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A Refractive Surgeon helps patients permanently fix their eye problems with corrective eye surgery called “refractive surgery.” By contrast, Optometrists and Ophthalmologists help patients temporarily correct their vision with glasses or contacts.
That’s a very important job. After all, eyes allow you to classify, navigate, and otherwise interact with the world around you. They’re like headlights on a moonless night: Without them, darkness dominates, making it darned near impossible to see where you’re going or what’s in your way.
When your headlights are broken, you go to an Auto Mechanic. When your eyes are broken, however, you go to an Optometrist or Ophthalmologist — who might refer you to a Refractive Surgeon.
Ideal for patients with nearsightedness, farsightedness, and astigmatism, refractive surgery can reduce or eliminate one’s dependence on glasses and contacts by “remodeling” the cornea. That visual renovation used to be accomplished primarily through radial keratotomy, a procedure that involved making incisions in the outer area of the cornea in order to flatten it. Now, however, it’s typically accomplished by laser-assisted in-situ keratomileusis — or “LASIK” surgery — during which the shape of the cornea is permanently changed using laser.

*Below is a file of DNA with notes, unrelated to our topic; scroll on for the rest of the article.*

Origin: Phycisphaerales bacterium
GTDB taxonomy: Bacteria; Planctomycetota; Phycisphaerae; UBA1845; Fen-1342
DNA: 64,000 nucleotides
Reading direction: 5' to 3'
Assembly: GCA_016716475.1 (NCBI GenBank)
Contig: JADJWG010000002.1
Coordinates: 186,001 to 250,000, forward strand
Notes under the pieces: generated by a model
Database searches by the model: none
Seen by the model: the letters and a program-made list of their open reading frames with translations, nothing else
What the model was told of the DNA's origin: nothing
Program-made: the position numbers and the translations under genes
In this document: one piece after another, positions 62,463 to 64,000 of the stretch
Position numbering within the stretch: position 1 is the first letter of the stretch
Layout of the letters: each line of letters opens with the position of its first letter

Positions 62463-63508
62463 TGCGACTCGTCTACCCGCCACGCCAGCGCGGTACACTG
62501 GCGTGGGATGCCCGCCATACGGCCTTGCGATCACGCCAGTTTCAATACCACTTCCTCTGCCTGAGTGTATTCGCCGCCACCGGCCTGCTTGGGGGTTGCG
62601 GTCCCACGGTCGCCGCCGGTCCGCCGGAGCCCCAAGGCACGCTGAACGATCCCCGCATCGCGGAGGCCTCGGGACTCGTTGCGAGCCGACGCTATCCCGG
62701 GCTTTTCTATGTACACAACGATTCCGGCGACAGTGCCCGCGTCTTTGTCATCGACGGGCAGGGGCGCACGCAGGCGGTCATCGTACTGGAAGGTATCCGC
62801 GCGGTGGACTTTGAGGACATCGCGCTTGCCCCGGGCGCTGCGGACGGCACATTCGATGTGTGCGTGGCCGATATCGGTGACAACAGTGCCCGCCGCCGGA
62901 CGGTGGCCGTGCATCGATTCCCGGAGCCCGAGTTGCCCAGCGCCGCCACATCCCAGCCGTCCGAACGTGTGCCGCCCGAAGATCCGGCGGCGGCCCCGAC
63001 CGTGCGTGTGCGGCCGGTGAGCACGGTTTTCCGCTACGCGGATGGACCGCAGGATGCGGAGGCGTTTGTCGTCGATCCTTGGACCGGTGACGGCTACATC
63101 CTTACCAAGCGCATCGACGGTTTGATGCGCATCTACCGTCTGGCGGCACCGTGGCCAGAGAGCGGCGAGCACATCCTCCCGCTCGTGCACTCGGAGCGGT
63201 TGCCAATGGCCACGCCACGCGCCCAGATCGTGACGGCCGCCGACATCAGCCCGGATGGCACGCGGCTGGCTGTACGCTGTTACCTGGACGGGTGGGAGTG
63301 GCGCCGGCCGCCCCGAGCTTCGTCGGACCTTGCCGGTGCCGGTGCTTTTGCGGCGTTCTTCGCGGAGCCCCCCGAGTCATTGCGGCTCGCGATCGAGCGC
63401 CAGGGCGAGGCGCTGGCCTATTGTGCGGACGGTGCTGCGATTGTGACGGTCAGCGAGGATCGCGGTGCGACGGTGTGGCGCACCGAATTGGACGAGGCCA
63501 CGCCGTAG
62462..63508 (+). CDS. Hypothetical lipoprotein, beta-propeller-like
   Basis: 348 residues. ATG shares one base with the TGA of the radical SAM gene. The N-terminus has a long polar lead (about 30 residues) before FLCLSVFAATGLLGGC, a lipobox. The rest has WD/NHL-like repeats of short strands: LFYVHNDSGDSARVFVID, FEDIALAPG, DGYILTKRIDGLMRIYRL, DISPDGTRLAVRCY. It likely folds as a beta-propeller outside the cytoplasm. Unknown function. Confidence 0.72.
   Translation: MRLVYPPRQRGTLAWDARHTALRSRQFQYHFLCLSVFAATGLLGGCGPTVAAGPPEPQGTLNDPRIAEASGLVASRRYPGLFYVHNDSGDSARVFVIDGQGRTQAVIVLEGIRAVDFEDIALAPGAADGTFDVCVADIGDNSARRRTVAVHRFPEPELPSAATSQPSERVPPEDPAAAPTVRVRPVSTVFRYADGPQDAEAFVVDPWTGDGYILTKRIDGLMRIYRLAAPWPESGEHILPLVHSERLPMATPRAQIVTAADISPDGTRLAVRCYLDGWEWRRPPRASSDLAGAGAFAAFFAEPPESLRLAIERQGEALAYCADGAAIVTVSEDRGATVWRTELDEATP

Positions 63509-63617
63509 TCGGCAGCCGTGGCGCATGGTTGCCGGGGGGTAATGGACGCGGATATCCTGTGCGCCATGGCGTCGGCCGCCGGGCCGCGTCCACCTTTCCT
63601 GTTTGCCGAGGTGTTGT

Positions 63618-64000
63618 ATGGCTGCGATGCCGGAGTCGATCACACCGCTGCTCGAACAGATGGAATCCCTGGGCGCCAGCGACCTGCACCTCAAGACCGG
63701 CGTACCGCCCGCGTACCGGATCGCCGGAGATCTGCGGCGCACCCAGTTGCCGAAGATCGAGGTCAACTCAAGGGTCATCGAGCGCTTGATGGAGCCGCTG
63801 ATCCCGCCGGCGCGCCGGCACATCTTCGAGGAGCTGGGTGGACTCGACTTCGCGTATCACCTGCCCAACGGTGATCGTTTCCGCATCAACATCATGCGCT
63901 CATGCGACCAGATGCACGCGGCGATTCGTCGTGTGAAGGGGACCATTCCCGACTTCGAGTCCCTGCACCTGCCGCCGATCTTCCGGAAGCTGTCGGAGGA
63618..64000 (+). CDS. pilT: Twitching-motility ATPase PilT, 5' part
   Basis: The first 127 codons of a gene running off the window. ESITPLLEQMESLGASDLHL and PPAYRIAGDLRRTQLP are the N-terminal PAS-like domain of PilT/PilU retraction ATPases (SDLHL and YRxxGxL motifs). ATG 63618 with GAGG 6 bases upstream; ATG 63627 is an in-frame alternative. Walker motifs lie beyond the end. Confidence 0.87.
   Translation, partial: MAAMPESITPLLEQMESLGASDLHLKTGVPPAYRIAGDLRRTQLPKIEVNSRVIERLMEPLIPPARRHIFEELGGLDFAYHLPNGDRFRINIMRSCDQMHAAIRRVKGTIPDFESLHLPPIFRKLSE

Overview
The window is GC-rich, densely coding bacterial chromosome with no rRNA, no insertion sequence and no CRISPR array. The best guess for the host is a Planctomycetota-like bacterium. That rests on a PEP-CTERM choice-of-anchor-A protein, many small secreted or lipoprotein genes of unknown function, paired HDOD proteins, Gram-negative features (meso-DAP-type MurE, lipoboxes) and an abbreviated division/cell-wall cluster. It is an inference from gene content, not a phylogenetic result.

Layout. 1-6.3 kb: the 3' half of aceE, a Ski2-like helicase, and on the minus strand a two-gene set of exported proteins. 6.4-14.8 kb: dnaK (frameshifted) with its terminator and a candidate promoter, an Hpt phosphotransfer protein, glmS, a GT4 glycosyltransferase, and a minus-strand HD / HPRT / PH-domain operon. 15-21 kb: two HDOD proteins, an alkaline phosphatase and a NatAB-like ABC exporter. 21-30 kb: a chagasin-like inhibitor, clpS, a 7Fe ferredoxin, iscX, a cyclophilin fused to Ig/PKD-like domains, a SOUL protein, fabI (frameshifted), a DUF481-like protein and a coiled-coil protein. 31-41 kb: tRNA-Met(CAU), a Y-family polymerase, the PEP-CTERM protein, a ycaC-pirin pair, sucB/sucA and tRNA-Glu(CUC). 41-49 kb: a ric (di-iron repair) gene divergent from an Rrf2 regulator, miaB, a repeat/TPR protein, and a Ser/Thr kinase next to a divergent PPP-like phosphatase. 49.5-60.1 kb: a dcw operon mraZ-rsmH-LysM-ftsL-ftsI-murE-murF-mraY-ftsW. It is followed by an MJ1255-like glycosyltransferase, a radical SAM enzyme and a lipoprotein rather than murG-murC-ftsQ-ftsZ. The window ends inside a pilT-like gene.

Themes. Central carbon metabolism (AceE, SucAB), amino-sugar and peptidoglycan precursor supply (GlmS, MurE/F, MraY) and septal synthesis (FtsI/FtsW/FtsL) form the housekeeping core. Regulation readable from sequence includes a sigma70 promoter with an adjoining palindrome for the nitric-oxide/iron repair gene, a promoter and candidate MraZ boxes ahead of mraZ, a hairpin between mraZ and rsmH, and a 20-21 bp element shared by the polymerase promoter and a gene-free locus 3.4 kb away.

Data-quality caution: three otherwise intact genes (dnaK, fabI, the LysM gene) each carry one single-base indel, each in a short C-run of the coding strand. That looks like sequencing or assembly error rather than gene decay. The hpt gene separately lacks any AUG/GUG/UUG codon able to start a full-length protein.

No matter the procedure, when you’re a Refractive Surgeon, your job entails recommending for or against surgical treatment (some patients shouldn’t have refractive surgery, such as those who are pregnant or have diabetes, while others can’t have it because they have abnormal corneas). You also conduct the actual surgery, mitigate surgical risks, and advise and assist with patient recovery.
Again, think of eyes as headlights: You’re a medical Mechanic who specializes in vision!